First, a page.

Roman currency comprised gold, silver, bronze, orichalcum, and copper coins. From its introduction to the Roman Republic, during the 3rd century B.C., well into Imperial times, Roman currency saw numerous changes in form, denomination, and composition. A persistent trait was the inflationary debasement and replacement of coins over the times. Well-known examples of this followed the reformations of Diocletian.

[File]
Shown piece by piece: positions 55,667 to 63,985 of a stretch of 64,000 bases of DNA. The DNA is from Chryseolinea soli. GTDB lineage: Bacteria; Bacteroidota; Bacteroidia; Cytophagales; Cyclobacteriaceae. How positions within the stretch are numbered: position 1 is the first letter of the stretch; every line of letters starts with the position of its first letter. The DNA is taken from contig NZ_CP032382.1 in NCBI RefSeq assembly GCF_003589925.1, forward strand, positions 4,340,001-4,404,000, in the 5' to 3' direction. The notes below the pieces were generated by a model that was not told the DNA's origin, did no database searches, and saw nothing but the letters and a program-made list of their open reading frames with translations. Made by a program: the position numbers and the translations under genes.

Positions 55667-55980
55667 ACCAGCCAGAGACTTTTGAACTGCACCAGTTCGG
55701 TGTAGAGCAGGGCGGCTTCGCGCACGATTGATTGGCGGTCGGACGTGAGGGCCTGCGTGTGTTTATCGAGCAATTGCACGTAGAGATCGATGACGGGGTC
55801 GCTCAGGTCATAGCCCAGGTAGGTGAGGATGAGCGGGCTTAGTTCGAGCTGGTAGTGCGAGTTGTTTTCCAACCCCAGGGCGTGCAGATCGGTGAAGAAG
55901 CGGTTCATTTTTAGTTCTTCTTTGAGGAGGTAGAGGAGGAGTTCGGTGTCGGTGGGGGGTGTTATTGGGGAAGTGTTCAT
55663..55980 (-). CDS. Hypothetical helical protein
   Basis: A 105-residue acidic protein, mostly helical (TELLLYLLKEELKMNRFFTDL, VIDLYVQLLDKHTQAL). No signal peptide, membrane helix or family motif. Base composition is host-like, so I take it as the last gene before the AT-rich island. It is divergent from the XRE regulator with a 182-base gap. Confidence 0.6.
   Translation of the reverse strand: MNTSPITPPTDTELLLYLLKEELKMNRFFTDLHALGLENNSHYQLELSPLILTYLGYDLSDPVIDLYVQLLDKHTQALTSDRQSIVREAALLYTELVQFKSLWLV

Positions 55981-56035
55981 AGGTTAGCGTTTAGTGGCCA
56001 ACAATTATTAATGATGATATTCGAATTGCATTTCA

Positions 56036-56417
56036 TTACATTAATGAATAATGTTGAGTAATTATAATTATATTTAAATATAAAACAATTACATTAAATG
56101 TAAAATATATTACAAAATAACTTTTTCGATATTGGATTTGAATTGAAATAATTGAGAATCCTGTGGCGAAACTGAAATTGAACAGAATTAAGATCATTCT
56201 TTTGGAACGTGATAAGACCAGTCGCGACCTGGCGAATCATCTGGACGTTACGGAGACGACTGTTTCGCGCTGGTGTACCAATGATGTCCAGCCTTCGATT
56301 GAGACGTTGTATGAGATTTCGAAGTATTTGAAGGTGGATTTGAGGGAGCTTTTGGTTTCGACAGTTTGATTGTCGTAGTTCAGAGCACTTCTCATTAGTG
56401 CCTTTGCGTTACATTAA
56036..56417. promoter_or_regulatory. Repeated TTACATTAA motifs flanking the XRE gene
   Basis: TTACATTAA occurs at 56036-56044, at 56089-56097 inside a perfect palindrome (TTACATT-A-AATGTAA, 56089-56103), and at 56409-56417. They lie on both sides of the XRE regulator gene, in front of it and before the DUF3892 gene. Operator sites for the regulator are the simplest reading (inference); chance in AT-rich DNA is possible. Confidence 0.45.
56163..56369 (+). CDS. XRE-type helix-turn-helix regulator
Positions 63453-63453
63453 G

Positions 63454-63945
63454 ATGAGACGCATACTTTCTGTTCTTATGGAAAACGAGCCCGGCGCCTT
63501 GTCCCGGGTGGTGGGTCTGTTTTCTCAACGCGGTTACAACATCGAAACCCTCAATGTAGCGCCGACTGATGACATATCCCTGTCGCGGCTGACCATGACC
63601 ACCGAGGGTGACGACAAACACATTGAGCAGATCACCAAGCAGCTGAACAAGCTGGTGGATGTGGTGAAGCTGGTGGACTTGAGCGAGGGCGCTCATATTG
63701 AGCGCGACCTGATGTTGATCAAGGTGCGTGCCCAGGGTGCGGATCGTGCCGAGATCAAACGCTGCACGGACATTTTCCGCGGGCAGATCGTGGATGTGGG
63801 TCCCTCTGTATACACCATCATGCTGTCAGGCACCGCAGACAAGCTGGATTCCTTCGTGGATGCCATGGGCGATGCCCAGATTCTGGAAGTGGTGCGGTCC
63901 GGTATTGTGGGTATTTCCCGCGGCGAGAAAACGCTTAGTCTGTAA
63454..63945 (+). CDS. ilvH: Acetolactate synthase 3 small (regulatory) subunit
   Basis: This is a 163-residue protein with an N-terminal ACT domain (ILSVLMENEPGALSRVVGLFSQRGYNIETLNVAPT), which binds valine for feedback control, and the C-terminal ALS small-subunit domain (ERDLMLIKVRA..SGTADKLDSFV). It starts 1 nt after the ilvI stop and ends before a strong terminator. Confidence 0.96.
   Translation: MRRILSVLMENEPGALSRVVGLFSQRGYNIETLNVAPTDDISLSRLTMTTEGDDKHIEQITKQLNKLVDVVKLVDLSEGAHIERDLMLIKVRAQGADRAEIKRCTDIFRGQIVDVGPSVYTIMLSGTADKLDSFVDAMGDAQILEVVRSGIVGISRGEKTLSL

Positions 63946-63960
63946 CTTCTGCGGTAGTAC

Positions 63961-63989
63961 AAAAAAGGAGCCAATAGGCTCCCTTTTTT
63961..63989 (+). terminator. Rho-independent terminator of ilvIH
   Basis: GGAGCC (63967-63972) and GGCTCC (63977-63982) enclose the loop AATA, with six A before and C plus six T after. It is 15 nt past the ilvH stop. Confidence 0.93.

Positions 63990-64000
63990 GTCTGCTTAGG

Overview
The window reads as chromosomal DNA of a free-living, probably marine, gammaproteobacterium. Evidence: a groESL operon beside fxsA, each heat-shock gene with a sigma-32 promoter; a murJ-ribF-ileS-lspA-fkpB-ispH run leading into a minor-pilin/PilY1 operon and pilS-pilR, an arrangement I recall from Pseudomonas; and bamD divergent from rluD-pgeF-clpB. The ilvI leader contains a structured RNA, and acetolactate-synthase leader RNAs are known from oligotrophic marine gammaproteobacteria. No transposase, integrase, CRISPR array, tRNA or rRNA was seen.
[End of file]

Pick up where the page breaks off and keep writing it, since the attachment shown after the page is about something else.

Distribution of Roman coins and hoards dating before 250 AD found in northern Europe
Where Roman coins have been found in Britain
Because of the economic power and longevity of the Roman state, the Roman coins were broadly used everywhere western Eurasia and northern Africa from ancient times into the Middle Ages. Roman currency names persist now in many nations (ex. the British pound, Mexican peso).